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Kin of Cain: A Short Bernicia Tale Kindle Edition
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Top Customer Reviews
But… I wanted to know what the hype was all about. I’d seen his name pop up within the same social media circles, and decided to give Serpent Sword a try. And to say I was pleasantly surprised is an understatement.
I have already reviewed the main novels in the Bernicia Chronicles here and here, so I won’t reiterate why I love the series. To summarize for purposes of this review however, I will say that the key to my love is the in main protagonist of these tales, Beobrand. I love that Beobrand is a hero, but he is also an imperfect hero. He has a darkness lurking somewhere inside him, and it’s this darkness which propels and motivates him throughout the plot of each book. He has strengths and weaknesses, just like a real person, and he wrestles with them, second guessing decisions, dealing with past hurts and loves. He may be a character in a story set over a thousand years ago, but in this, he is just like any modern human alive on the planet today.
Kin of Cain takes a step back in time from the novels in The Bernicia Chronicles. It is a book set in the Bernicia Chronicles “universe”, but it is a sort of prequel in novella form. Readers of The Serpent Sword will immediately remember Beobrand’s brother Octa. The death of Octa (only referred to in that book and not covered in Kin of Cain) forces Beobrand into motion, setting off the series. Kin of Cain takes a look at one figurative chapter in Octa’s life, before we ever meet Beobrand, chronologically speaking.
The novella is a wonderful story, something I’d expect from Harffy in the style and telling of it. The pace is good, and the characters are familiar. I don’t read thriller/horror fiction, so I am probably not doing the genre or this novella justice by using a comparison, but I will. Because the main action of the story is set at night, in a misty, swirling swamp, and the antagonist of the story commits grisly atrocities, the novella feels like a thriller to me. Hound of the Baskervilles, anyone? — minus Sherlock Holmes and inserting Dark Age warriors carrying swords and other sharp bits of steel, of course. It was creepy, but the horror is suggested and happens off the page, making it more thriller than horror.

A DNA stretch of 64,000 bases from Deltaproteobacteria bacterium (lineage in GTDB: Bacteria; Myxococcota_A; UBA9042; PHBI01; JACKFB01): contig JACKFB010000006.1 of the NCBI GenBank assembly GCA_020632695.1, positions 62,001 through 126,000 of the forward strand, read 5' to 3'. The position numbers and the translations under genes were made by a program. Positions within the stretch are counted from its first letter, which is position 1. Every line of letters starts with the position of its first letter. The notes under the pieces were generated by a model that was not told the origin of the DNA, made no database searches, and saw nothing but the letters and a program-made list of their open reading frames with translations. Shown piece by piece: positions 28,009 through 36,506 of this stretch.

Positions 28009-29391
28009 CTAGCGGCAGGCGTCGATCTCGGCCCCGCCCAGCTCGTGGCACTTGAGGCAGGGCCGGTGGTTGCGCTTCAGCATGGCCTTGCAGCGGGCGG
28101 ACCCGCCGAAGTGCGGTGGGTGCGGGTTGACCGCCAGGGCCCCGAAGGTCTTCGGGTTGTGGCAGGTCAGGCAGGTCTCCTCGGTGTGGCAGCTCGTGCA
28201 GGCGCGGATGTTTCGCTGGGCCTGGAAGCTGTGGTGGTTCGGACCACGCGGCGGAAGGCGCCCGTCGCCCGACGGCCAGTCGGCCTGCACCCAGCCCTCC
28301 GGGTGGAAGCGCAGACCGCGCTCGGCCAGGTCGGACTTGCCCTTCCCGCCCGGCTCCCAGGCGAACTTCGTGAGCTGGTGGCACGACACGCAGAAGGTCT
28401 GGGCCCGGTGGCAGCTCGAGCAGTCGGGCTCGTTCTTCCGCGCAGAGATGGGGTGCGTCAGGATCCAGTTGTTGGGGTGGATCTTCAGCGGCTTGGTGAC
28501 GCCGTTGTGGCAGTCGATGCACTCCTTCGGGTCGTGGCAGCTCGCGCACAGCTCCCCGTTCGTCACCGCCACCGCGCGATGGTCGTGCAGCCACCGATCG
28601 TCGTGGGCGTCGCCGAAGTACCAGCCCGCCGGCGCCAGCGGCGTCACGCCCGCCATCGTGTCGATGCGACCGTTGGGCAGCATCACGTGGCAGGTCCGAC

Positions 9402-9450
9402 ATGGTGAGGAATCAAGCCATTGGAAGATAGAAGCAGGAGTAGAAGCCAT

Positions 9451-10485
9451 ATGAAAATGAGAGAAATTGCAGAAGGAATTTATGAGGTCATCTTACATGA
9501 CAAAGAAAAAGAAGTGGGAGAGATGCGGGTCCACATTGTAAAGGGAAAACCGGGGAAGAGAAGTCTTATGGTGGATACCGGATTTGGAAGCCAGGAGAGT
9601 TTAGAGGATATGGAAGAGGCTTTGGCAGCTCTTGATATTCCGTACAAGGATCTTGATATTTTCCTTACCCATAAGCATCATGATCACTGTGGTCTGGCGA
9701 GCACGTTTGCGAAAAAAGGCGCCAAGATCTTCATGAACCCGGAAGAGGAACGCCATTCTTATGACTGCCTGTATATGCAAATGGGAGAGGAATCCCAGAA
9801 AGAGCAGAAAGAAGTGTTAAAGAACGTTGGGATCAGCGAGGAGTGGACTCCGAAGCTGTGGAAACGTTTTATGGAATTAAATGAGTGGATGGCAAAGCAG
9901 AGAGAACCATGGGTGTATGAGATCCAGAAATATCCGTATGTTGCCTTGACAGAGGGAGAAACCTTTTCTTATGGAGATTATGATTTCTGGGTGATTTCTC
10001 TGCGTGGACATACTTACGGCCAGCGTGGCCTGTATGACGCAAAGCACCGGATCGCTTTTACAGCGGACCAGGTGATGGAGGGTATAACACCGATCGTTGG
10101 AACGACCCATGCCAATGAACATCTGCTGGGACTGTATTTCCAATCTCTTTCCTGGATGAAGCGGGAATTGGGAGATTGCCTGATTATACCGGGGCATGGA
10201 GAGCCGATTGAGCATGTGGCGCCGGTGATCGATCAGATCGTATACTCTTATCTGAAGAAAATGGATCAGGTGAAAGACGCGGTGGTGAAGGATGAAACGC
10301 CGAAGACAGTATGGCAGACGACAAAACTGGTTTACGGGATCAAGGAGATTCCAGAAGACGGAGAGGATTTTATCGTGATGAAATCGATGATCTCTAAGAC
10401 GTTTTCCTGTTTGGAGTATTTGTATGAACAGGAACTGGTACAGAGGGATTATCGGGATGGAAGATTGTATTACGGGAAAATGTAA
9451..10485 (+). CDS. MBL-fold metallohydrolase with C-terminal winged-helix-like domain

The only down side to the novella, which really isn’t saying much, is Octa. Don’t get me wrong: I like the guy. But because this is a novella, I felt that we didn’t really get a chance to know him very well. Several times he echoes regret at leaving his mother and little brother at the mercies of his brutal father, Grimgundi, as he goes off on the king’s service, but beyond those reveries we don’t see much of the inner Octa. I don’t fault the novella for this. It’s a novella. There isn’t a lot of literary real estate for such luxuries. I have just been spoiled by the superb development of Beobrand over the course of several novels.
The novella ends with one little surprise for lovers of classic literature. I won’t spoil it for those who have yet to read the book. But this one is a delight, and I have to chide myself for not catching on a little sooner to what Harffy was doing over the entire course of the novella. Especially when you consider the fact that I remember, in retrospect, his social media posts about the fact that he was going to do it!